Figure 6 reveals the average rating (on a scale of 0-10) of a range of business skills pre-tenancy and at the point of the interview. Whilst across all skills the average rating has increased there were notable exceptions where the interviewees thought that the more they learned of a skill, the less they rated their competence level. Overall, pre-tenancy the tenants reported highest levels of competency in 'practical husbandry' (7.0), communicating (6.4) and leadership (5.8) whilst the lowest average ranked skills related to woodland management (3.7), conservation management (4.1) and investment appraisal (4.6). Whilst husbandry skills currently remain highly ranked on average (8.0), negotiating skills (8.0), forward budgeting (7.6) communicating (7.6) and leadership (7.6) also rank highly.
The general improvement in the range of skills is apparent, with the listed skills in Figure 6 ranked based on relative average improvement as reported by interviewees. However, there are a mix of factors that affect personal development and these changes were not always attributable, or fully attributable, to the starter farm tenancy. For example, respondents often could link skills improvements to the tenancy but also from personal growth from contract farming, training courses and off farm jobs.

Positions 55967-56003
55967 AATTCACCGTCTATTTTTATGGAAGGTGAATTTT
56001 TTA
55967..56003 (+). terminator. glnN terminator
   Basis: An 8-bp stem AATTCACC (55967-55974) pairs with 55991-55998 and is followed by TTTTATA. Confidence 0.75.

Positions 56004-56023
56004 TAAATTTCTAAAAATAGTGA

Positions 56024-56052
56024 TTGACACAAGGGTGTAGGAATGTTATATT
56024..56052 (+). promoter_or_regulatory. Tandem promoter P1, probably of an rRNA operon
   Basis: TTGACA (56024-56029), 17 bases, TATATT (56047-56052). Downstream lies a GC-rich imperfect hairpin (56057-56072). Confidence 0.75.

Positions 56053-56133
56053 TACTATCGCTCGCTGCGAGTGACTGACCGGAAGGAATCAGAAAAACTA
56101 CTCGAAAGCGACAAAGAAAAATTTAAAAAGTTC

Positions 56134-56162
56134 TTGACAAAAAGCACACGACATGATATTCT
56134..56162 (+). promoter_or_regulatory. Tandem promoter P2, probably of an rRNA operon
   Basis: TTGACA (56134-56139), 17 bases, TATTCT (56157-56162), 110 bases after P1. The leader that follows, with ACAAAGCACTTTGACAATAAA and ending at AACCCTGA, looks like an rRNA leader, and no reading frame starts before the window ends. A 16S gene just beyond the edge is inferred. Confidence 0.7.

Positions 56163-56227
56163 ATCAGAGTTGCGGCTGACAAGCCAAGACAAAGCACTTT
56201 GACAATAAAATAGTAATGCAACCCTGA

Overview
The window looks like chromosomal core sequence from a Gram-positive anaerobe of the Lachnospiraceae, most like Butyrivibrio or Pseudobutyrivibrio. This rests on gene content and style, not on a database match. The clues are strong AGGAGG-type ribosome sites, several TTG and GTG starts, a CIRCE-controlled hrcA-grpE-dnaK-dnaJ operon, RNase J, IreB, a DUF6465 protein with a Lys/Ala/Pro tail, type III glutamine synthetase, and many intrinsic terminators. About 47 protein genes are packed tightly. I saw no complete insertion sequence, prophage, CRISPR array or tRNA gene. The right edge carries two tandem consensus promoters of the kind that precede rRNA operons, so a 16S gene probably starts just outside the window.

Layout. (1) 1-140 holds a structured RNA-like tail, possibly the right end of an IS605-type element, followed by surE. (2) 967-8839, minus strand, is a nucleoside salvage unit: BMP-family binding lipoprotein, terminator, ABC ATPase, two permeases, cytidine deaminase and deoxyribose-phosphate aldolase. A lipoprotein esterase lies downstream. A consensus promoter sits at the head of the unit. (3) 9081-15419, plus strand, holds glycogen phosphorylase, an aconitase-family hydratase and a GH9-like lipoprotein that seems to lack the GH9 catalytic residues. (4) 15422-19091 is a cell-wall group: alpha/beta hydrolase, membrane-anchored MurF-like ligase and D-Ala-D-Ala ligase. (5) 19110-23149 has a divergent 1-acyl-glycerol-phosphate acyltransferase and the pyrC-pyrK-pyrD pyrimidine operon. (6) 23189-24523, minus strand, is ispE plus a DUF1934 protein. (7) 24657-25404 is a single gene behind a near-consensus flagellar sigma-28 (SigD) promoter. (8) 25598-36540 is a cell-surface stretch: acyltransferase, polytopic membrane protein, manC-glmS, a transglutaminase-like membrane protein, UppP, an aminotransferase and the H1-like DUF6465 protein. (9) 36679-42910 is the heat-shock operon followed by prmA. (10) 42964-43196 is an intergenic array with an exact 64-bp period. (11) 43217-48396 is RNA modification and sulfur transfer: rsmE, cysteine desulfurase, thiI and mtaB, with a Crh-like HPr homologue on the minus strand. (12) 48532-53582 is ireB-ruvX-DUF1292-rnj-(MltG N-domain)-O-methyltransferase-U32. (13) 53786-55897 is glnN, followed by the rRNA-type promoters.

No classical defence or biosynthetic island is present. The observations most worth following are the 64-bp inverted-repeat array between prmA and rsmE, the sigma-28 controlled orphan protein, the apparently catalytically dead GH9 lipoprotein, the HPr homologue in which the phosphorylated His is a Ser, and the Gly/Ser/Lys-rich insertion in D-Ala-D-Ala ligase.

When asked which personal improvements each of the interviewees had developed the most as a result of the tenancy the most common answers related to the financial management of the business, but included leadership skills, decision making, business confidence, marketing and business and personal resilience.
Most of the interviewees (6 of 8) had attended Farm Advisory Service (FAS) meetings and Monitor Farms, whilst half had used the FAS New Entrants service. Three had attended / used Farming for a Better Climate meetings and resources and one engaged with Farm North East.
Attachment to farm and local community
Nearly all of interviewees felt that they had 'emotionally invested' in the starter farm. Seven said they 'treated the farm as if it were their own'. Seven interviewees felt that they were now part of the local community and felt embedded in it. Examples of community embeddedness that were discussed throughout the interviews included cooperative working relationships with other local farmers, contract farming relationships on local land, contracting, employing local people, children attending local schools, participating in and supporting local events, etc.
"Embeddedness with communities, particularly where children are attending local schools and farm households are reliant on local off-farm job / local contracting as income streams, likely means that modern ties to part-time tenancies are stronger than historically where tenants may have been more mobile".
Steven Thomson, Reader in Agricultural Economics and Policy, SRUC
There is a problem
Thanks for your feedback